It is generally accepted that Guyana endured a period of rigged elections between 1968 and 1985. The voters’ list was a critical element in the rigging throughout the entire period. The central counting of votes at one place in every region, which were completely sealed off by the military, facilitated the removal of the bottom from the wooden ballot boxes which were secured by nails. The boxes were then filled with a pre-determined number of fake ballots, although there was a limit to the number of such ballots that could be printed, marked with an X and inserted in the ballot boxes.

Thus, a multiplicity of schemes was devised. These included retaining on the voters’ list the names of persons who had died or migrated and padding the electoral list with fictitious names, impersonating and voting for persons who were legitimately on the list, securing proxies for employees from sympathetic or intimidated employers, postal votes and other devices. As these methods were exposed, different methods were rolled out at different elections. But a flawed electoral list was always a constant. That is why the elections due in 1990 was postponed for two years, by agreement with the then Opposition after an intense campaign, in order to conduct a new registration exercise for a new voters’ list.

As is well known, numerous reforms were implemented for the 1992 elections and many more were introduced subsequently, from the registration of voters to the declaration of election results, with involvement of the political parties at every stage. While no system is foolproof, the reforms as a whole made it difficult to rig the results of elections in any meaningful way, although the potential still exists. For example, a major political parties with dominant strength in a polling division, where the polling station is not monitored by a polling agent of the other political party, or the polling agent is violently expelled, the dominant party can cause votes for a modest number of those who have not voted by, say, 5 p.m., to be inserted in the ballot box. The Opposition believes that this form of rigging, combined with the exclusion of 20 Indian sounding names from each polling division, thereby depriving them of their vote, will be enough to ensure a return of the APNU+AFC by dishonest electoral practices., which will be difficult to expose.

While the legacy of suspicion has been deep-seated and it affects both the perpetrator and victim of electoral malpractice, concerns about potential rigging of elections, particularly in an imperceptible way, ought not to be dismissed. Adequate security precautions to protect all polling agents, especially Opposition polling agents, who have been the victims of forcible expulsions from polling stations, should be a top priority. This would prevent imposters (whether already lawfully in the polling stations or not) from voting for persons who did not show up to vote.

If the Elections Commission succeeds in its efforts to conduct a new registration exercise, a long enough claims and objections period will give the Opposition enough time to ensure that names are not excluded from the list and all those who ought to have been registered are in fact registered. It is not the people who are on the list that is important, whether dead or migrated, but it is the people who are entitled to be on the list but are not.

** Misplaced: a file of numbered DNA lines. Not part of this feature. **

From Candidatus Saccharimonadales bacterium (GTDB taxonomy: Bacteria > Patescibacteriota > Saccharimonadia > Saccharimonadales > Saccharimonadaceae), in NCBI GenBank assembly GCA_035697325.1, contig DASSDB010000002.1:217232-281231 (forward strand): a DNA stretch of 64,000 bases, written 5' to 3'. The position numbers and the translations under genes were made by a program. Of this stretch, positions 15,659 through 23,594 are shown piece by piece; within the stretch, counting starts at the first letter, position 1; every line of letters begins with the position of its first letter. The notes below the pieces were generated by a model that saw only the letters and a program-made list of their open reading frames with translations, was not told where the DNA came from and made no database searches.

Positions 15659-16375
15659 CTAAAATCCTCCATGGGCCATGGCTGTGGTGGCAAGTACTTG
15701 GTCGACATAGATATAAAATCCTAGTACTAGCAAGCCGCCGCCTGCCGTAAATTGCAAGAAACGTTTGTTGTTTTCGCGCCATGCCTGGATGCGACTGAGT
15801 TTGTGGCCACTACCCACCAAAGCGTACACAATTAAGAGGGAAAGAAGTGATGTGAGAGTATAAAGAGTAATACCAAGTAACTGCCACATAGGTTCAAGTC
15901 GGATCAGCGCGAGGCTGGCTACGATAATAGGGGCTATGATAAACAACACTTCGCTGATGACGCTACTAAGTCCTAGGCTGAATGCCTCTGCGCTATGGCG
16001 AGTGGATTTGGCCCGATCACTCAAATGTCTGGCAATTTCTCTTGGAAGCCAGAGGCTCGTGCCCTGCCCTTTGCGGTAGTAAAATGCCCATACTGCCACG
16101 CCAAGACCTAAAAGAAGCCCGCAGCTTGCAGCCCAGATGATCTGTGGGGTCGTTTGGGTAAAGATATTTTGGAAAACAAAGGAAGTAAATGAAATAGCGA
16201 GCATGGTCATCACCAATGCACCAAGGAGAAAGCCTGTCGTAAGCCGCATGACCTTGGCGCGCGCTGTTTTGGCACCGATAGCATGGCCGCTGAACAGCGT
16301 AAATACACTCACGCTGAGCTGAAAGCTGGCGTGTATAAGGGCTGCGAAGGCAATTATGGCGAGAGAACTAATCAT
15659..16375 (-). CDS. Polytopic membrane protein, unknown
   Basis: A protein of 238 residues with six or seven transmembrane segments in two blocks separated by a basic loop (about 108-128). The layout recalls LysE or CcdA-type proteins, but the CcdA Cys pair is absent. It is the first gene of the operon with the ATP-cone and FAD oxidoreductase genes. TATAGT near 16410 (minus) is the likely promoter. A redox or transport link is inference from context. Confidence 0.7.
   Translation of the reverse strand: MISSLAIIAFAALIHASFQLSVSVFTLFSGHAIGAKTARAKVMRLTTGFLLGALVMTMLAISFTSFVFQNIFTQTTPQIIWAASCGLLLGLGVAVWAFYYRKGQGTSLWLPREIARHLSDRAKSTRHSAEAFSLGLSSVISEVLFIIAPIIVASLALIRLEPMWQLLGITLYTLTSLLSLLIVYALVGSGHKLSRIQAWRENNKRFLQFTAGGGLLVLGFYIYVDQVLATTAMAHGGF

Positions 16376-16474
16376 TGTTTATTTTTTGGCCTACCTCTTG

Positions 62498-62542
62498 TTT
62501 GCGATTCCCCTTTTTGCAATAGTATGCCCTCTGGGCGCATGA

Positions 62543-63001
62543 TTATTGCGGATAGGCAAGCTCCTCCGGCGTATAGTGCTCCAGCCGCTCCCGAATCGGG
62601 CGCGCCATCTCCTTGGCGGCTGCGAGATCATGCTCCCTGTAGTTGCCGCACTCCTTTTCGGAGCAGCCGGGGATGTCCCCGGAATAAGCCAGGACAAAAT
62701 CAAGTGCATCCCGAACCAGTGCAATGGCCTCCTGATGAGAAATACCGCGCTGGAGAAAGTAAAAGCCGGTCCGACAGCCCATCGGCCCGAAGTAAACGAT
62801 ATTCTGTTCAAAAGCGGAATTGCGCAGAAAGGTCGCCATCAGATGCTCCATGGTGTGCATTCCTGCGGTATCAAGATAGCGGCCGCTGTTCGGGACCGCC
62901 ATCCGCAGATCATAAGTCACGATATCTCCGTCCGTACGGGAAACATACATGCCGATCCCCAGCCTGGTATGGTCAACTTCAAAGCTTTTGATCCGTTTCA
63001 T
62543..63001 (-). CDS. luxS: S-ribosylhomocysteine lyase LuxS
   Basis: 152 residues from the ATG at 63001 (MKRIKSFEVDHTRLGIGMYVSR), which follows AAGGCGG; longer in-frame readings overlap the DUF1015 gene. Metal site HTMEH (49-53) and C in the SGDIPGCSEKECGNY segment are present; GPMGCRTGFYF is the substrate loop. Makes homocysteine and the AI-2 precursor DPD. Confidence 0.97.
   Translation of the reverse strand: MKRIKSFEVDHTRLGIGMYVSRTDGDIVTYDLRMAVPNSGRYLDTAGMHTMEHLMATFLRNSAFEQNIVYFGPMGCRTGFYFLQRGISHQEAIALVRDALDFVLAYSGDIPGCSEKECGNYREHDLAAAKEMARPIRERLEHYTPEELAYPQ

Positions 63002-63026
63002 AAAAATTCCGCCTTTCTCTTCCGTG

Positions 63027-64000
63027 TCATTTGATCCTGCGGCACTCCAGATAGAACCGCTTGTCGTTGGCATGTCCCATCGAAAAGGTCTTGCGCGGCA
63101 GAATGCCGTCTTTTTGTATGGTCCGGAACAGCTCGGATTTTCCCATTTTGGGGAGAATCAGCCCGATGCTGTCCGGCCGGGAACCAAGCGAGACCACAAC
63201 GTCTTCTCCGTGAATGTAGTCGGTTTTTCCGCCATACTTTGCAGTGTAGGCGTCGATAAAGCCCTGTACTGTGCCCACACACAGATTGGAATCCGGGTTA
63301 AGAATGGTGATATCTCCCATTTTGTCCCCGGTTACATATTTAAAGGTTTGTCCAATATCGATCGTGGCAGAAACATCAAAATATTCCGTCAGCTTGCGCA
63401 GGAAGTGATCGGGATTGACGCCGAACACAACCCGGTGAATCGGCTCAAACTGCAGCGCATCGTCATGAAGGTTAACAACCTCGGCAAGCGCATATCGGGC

Where a list has a large number of persons who are dead or have migrated, the only way the elections can be manipulated is by persons voting for those dead and migrated persons. To have any chance of affecting the results of the elections this will have to be done on such a massive scale requiring such massive collaboration by election officials on voting day that it will become immediately noticeable. In any event, there is a pending court case challenging the legality of removing the names of migrated persons. The ground of the challenge is that Guyanese living overseas have the right to vote and are therefore entitled to be on the voters list.

The major parties view the issue of registration for a new voters’ list also on the basis of immediate political advantage, not merely whether it is necessary or not to eliminate the dead and migrated names, or manipulation of the list for fraudulent purposes. The PNC/APNU argues for a new registration because it facilitates delay. The PPP, which has historically demanded a clean list for elections, is happy to go along with a bloated list, because it will bring early elections.

Much depends on what happens at the CCJ and the results of the cases on the no confidence motion. If the CCJ finds that the no confidence motion was lawfully passed by the National Assembly, it would follow that the Government would have been unlawfully holding office since March 21. It will then have to determine what orders it should made in connection with the holding of elections, how this can be lawfully accomplished. Arguments as to the legality of the now expired list, or how to make it lawful, whether a new registration exercise should take place and if and how the Government can lawfully function may take place.

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